I read about safety procedures, and I learned to use hand signals. I practiced different bike skills to improve my agility, like weaving in and out of tight parking spaces in parking lots after hours.
And I got more confident. I’ve even learned to cruise so slowly—in the middle of a street—that I can take my turn at a four-way intersection without stopping (at least in shopping areas). And I don’t shake or wobble anymore.
The trick is very gradual desensitization.
And finally, just today, I realized I wasn’t scared of traffic like I used to be. I took the bike lane on a certain road because I only had a short distance to go before making a left turn. Plus, there’s a drainage ditch (like a small stream) between the sidewalk and the road and no way to cross it at the right place.
And I didn’t even think about it. On a Friday around 6pm with plenty of traffic! No more shaking, and no terror rushing through me. No more panic.
I’ll still have to be careful, and if the traffic is super heavy I won’t be in it—not yet. Sensible is good, right?
Here’s some additional information about desensitizaton.
If your fear is anything more serious than riding a bike or a fear of writing, though, please consult a trained medical professional.
How can you apply this to your writing?
Just as I did with my bike, take it slow. As this article suggests, you’re already doing a lot of writing, even if it’s just email. Think about it.
And build up gradually by starting with writing that causes very little anxiety or fear. Here are some ideas.
- Start a free blog on Blogger or WordPress.com if you don’t already have one.
- Post privately or only for a few friends.
- Write short posts on topics you don’t feel self-conscious about.
- Try writing, for example, about your cat’s antics or how your toddler did something totally brilliant.
- Post photos of flowers in your garden (or some other project) and write a short ”how-to” post to help others interested in your hobby.
- Change your blog settings to public
- Tweet your posts or share on Facebook
And then move on to something more challenging.
- Write a blog post on something you feel strongly about.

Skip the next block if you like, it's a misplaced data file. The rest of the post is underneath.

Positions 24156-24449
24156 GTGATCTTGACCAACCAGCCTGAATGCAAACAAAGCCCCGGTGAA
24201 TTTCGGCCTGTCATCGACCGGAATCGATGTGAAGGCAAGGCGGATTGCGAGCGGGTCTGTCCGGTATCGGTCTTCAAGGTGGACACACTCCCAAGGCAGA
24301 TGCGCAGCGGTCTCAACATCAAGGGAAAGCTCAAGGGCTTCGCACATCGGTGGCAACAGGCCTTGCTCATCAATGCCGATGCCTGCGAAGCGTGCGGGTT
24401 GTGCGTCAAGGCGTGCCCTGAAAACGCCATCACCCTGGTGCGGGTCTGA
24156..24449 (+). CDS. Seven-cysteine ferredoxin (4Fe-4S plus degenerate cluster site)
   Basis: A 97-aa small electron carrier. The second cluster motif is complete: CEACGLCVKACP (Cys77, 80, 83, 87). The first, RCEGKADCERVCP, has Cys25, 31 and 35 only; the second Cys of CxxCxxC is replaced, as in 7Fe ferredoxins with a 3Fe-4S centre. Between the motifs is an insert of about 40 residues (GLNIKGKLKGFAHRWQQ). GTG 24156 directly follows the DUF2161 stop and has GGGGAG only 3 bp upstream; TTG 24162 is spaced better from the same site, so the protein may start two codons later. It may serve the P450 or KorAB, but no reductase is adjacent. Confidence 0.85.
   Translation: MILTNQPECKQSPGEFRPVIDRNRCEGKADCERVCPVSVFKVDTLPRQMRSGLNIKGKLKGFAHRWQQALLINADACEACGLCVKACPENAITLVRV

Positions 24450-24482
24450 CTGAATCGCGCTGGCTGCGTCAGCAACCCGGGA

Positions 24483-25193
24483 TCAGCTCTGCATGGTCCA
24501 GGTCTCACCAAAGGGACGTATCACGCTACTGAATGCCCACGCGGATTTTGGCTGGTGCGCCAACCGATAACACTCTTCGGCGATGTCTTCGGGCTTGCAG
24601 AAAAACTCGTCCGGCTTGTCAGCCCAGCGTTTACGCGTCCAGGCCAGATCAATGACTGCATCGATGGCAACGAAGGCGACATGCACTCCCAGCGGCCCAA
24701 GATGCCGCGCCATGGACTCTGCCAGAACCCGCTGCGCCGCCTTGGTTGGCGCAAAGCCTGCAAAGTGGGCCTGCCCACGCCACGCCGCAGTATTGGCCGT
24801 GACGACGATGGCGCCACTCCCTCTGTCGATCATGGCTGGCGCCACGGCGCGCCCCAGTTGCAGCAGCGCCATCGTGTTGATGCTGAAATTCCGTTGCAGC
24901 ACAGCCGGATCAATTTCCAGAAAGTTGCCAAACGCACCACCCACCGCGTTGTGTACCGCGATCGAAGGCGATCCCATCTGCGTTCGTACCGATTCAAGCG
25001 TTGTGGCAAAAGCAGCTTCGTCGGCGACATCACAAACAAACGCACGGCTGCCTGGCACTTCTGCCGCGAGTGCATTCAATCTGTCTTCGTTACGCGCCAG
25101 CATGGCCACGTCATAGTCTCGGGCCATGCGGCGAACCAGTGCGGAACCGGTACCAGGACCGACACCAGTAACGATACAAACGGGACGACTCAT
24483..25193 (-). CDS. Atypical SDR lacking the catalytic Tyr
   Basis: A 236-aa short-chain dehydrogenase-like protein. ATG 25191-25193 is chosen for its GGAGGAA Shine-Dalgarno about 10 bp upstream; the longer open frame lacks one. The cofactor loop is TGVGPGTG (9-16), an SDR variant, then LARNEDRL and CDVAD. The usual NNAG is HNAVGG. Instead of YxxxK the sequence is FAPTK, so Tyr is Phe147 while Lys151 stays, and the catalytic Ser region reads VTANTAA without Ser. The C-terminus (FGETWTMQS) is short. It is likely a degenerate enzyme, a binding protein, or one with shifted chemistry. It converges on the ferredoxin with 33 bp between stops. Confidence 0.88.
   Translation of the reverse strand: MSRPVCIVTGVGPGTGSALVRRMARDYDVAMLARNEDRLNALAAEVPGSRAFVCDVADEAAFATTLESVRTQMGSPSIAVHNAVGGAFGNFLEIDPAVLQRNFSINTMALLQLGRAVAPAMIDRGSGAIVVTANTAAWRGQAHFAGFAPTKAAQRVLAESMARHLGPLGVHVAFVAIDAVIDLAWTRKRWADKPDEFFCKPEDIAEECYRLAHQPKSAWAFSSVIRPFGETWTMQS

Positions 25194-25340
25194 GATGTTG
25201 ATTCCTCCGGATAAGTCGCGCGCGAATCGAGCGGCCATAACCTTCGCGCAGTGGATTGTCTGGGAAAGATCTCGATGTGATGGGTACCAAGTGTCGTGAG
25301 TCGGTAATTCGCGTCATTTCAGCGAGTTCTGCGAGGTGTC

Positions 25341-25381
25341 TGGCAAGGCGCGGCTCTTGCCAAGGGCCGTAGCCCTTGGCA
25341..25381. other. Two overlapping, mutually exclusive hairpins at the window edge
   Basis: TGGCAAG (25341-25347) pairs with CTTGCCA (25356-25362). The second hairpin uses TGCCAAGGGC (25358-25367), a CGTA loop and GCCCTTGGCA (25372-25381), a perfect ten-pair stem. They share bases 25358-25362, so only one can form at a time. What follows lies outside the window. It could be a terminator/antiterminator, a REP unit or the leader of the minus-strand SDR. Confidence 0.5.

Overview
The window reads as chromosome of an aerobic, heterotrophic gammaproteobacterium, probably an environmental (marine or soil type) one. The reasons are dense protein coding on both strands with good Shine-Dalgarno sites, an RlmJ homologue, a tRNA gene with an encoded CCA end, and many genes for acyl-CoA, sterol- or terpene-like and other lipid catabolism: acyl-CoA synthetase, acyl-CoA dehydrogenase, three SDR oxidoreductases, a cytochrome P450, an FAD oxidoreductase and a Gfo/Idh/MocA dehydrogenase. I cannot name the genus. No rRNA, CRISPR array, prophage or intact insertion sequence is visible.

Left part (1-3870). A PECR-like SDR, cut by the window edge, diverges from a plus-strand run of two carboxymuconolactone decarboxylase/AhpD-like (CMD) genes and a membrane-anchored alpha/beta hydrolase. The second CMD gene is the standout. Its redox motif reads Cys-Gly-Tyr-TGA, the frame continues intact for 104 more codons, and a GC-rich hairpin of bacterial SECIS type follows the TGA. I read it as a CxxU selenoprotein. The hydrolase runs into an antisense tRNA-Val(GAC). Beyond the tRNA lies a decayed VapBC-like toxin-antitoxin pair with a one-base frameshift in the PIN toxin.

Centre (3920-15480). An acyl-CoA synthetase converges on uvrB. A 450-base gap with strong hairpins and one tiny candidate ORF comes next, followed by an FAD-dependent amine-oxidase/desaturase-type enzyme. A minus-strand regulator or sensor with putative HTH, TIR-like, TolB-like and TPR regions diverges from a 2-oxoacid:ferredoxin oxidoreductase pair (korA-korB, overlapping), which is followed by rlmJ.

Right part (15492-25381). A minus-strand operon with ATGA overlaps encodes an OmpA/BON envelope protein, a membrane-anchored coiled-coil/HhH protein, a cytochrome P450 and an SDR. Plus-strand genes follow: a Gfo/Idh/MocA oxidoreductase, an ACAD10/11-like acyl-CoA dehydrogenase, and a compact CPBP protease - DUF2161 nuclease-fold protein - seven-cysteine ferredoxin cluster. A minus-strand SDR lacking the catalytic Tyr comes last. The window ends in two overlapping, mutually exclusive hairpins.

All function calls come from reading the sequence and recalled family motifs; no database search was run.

- Write a guest post on a friend’s blog.
- Make comments on really big blogs if that feels scary (or start here at Simple Writing).
- Write personal essays for The Mix.
If you’re way beyond these ideas, use them just to get thinking. Where does fear kick in for you? Start just before that point, and make a list of writing activities that gradually takes you to your ultimate goal. When you’re relaxed about one step, tackle the next. And keep going.
What small steps can you take to get over your writing fears?
The small steps you take to beat your writing fear depend on what you’re afraid of. Joining a writing group can help whether it’s online or local. Try this one: The Insecure Writer’s Support Group. They have a Facebook page, too. And don’t let the name bum you out; I think it’s a little tongue-in-cheek.
And while you’re at it, stop by at the Simple Writing Facebook page. Add your thoughts or ask questions. That’s writing, after all. And I don’t bite, I promise. 🙂
You could also Google with a search string like “online writing support groups” (without quotation marks, of course). You might find a group on Meetup, too.
Sharing your writing with a group, no matter what kind it is, can help reduce fears. But don’t let it replace efforts to get it published, a little at a time. Baby steps.
When I was just out of college, I wrote letters to the editor at local newspapers. I almost always got published, even in the Philadelphia Inquirer. I sent recipes to a food columnist who asked for reader contributions, and they were published, too. I didn’t get paid, but those efforts gave me clips that helped me land a paid feature article in a local food and wine magazine. Little by little I grew my confidence, and you can too.
Don’t let fear stop you from writing. Just like I refused to let fear stop me from riding my bike in traffic, you can do the same with your writing. Just get out onto the street slowly, and take busier roads and highways as you get more comfortable.
Your turn: Does fear hold you back from writing? What steps will you take to get over it? Share in the comments. And please share this post! Lots of writers are held back by fear.